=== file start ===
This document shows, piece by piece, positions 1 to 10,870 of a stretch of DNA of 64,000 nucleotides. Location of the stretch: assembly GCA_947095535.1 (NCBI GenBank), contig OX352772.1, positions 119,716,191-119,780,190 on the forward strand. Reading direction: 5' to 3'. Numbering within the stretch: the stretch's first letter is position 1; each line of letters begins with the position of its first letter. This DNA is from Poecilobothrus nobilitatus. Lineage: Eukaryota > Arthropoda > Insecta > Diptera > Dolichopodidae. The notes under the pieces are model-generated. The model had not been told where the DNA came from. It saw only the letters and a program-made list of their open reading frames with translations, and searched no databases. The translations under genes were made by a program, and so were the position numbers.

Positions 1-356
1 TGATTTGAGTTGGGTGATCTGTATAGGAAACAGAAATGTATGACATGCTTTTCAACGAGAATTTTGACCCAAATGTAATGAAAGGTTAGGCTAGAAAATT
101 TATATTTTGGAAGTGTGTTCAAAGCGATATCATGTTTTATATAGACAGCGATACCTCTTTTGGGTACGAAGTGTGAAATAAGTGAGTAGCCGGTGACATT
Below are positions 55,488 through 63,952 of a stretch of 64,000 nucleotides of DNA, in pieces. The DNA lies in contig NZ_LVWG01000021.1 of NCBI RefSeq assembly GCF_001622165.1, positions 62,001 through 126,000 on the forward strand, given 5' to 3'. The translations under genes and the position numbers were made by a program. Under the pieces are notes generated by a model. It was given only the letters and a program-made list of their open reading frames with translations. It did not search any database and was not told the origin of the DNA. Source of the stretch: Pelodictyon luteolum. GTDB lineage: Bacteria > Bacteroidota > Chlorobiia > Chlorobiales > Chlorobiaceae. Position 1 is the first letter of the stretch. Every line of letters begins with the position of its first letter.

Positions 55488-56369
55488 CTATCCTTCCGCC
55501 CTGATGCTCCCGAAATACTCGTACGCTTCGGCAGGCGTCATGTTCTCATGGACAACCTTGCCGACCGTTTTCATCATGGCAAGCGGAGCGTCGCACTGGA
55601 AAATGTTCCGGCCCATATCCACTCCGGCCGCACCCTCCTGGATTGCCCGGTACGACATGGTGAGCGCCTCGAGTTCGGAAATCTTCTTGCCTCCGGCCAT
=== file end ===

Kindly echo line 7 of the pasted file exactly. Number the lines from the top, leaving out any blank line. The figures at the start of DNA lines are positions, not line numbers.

55488 CTATCCTTCCGCC